An embodiment of the invention includes a method. At least four phase-coherent synthetic aperture radar (SAR) platforms distributed in range, cross-range, and height are provided. A radar waveform is transmitted from one of the at least four SAR platforms. Scattered energy waveform is received by the at least four SAR platforms, the scattered energy comprising a superposition of a plurality of point scatters in range, cross-range, and height convolved with the radar waveform. A plurality of complex two dimensional (2-D) SAR images are generated by forming a complex 2-D SAR image at each SAR platform based on the scattered energy received at each SAR platform, each complex. 2-D SAR image comprising a plurality of pixels, each pixel comprising a magnitude and a phase. The plurality of complex 2-D SAR images, each representing a different slant plane to a common ground point, are co-registered to generate a discretized 3-D space comprising a plurality of 3-D voxels, each 3-D voxel comprising a range bound, a cross-range bound, and a height bound. Three differential paired phase functions are calculated for each 3-D voxel of the plurality of 3-D voxels. A plurality of sub-voxel positions are calculated. For each sub-voxel position calculation, it is determined as to whether a point scatter of the plurality of point scatters falls within a single 3-D voxel of the plurality of 3-D voxels. A range, a cross-range, and a height of the point scatter, based on the range bound, cross-range bound, and height bound of the single 3-D voxel of the plurality of 3-D voxels is reported, if the calculated position of the point scatter falls within the single 3-D voxel of the plurality of 3-D voxels. A non-compliant scatter is reported, if the calculated position of the point scatter of the plurality of point scatters does not fail within the single 3-D voxel. The aforementioned steps i) through j) are repeated until, a 3-D image with sub-voxel position is generated. Optionally, the at least four SAR platforms comprise a tetrahedral arrangement. Optionally, the at least four SAR platforms are time-coherent. Optionally, calculating a plurality of sub-voxel positions includes one of inverting the three differential paired phase functions and using numerical optimization to minimize quadratic error functions. Optionally, the method further includes reducing sub-pixel position error in a presence of at least one of phase bias and platform flight perturbations by dilation of a constellation geometry of the four SAR platforms.

Optionally, the at least four simultaneous SAR platforms in flight are replaced by four sequential flights of a single SAR platform such that the flight trajectories are distributed in range, cross-range, and height. In this case, the relative phases and relative positions between the SAR platforms between passes are estimated from—central reference points in the scene. An example of such an estimation technique is described in U.S. Pat. No. 6,911,932 to Martinez, et al., incorporated herein by reference.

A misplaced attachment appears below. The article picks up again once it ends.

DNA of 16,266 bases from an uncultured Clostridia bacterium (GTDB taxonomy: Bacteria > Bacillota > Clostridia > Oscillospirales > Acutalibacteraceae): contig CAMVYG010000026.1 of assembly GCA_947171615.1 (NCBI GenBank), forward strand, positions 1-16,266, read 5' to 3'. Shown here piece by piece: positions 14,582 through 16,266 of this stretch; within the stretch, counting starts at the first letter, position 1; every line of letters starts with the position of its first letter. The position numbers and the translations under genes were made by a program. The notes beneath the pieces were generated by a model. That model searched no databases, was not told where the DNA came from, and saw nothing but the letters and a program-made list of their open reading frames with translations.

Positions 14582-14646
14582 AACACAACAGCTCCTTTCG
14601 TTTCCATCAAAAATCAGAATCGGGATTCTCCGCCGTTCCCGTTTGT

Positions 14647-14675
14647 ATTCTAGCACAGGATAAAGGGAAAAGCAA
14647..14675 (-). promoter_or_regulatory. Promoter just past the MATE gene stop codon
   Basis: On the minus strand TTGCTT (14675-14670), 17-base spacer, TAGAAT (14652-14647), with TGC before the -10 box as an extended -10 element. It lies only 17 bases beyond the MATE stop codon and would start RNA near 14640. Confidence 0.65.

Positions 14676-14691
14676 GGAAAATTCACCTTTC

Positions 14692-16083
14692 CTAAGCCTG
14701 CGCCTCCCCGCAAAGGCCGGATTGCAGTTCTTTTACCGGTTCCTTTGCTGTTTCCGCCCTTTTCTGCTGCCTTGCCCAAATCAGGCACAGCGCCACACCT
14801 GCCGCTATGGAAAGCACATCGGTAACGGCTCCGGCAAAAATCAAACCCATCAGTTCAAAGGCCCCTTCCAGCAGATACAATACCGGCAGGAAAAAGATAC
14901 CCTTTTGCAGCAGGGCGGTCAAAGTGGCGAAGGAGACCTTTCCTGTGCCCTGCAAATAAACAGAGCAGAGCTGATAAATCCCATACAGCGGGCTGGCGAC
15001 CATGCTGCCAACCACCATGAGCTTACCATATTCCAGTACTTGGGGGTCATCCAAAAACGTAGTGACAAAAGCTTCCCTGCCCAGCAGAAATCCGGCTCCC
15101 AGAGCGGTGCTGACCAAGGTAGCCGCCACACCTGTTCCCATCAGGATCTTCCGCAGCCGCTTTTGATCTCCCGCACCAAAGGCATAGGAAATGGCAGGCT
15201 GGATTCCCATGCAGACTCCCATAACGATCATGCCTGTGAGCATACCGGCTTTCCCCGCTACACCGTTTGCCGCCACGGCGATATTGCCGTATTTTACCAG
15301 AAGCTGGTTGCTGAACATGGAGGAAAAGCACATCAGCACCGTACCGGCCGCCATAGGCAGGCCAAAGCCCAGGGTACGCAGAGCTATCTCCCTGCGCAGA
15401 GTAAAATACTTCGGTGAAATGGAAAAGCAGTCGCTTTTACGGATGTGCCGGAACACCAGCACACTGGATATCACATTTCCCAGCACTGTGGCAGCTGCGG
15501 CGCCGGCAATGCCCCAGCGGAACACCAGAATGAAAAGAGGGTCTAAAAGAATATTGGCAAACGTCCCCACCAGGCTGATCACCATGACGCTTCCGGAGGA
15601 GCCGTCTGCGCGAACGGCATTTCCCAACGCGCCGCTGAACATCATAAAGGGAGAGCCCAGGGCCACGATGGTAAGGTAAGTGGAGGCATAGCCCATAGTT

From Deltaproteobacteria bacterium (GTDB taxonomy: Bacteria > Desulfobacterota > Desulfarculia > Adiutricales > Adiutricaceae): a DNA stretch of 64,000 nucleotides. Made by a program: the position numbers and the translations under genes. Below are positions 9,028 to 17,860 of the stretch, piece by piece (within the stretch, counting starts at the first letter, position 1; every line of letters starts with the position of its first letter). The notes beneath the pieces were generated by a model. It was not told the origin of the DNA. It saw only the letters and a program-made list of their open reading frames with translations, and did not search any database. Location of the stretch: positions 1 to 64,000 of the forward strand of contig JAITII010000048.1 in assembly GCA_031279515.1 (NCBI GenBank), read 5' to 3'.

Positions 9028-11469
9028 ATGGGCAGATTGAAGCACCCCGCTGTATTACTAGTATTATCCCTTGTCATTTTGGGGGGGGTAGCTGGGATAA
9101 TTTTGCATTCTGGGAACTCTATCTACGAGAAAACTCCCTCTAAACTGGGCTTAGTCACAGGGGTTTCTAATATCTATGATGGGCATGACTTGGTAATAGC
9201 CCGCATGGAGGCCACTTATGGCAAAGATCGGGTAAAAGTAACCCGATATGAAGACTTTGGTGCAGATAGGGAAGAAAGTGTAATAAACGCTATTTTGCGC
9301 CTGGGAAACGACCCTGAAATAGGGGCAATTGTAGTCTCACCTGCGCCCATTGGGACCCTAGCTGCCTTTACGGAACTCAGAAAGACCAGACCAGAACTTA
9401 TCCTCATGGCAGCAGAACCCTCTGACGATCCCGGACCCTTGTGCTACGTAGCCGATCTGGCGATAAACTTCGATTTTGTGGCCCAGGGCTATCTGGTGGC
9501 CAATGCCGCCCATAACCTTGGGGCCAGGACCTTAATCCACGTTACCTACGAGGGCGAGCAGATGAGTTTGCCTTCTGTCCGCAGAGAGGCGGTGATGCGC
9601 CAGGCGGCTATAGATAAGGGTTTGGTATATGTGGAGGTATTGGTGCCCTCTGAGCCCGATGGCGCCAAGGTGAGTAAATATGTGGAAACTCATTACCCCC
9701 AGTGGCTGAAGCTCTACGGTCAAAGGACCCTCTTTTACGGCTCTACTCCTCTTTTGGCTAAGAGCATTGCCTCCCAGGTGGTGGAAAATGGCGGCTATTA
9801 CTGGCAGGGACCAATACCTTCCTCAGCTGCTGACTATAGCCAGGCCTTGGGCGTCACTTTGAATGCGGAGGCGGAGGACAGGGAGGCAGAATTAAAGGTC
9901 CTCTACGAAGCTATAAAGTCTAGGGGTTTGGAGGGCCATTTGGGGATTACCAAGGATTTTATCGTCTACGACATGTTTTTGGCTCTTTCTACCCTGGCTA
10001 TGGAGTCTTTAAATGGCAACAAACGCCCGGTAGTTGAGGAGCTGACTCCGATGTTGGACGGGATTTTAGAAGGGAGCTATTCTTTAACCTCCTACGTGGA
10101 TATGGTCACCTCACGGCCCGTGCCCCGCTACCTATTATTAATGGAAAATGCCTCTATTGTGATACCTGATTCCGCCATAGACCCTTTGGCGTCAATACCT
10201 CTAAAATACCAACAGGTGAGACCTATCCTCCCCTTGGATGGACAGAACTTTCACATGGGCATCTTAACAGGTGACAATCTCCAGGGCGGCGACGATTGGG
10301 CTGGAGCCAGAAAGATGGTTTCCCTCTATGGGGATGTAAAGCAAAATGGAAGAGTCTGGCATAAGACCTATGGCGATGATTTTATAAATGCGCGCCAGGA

Another embodiment of the invention includes a method. At least four phase-coherent synthetic aperture radar (SAR) platforms is provided with known distribution in range, cross range and height. A two-dimensional (2-D) SAR image is generated for each SAR platform of the at least four phase-coherent synthetic aperture radar (SAR) platforms. A three-dimensional (3-D) SAR image is generated by co-registering the generated 2-D SAR images, the 3-D SAR image comprising a sub-voxel position. Optionally, the 3-D image comprises a plurality of voxels, wherein the generation of a three-dimensional (3-D) SAR image comprises calculating a plurality of sub-voxel positions by inverting three differential paired phase functions calculated for each voxel of the plurality of voxels. Optionally, the 3-D image includes a plurality of voxels, wherein the generating a three-dimensional (3-D) SAR image comprises calculating a plurality of sub-voxel positions using numerical optimization to minimize quadratic error functions.

Another embodiment of the invention includes an apparatus. The apparatus includes at least four non-coplanar, phase-coherent synthetic aperture radar (SAR) platforms (with known distribution in range, cross-range, and height) comprising a plurality of phase-synchronized local oscillators cohered to a common reference clock, a first SAR platform of the SAR platforms operable to transmit a radar waveform, and the SAR platforms operable to receive scattered energy waveforms resulting from the radar waveform and operable to generate two-dimensional (2-D) SAR images based on the received scattered energy waveforms. The apparatus also includes a synchronizing processor operable to communicate with the SAR platforms and operable to synchronize a plurality of SAR transmission and receiving intervals for the SAR platforms. Optionally, the apparatus also includes an image-coregistration processor operable to receive at least four 2-D SAR images from the SAR platforms, and operable to generate a 3-D SAR image having 3-D voxel positions by coregistering the 2-D SAR images. Optionally, the apparatus also includes a sub-voxel position processor operable to calculate sub-voxel positions of single point scatterers from differential phase-measurements on a given voxel across all of the SAR platforms.

BRIEF DESCRIPTION OF THE DRAWINGS

FIG. 1 is a block diagram of an apparatus embodiment of the invention.

FIG. 2 is a flowchart of a method embodiment of the invention.

FIG. 3 is a flowchart of another method embodiment of invention.

FIG. 4 is a graphical representation of an apparatus embodiment of the invention including a constellation of SAR platforms.

FIG. 5 is a graphical representation of a voxel.

FIG. 6 is a graphical representation of an analytic solution to sub-voxel position retrieval according to an embodiment of the invention.

FIG. 7 is a graphical representation of a numeric solution to sub-voxel position retrieval according to an embodiment of the invention.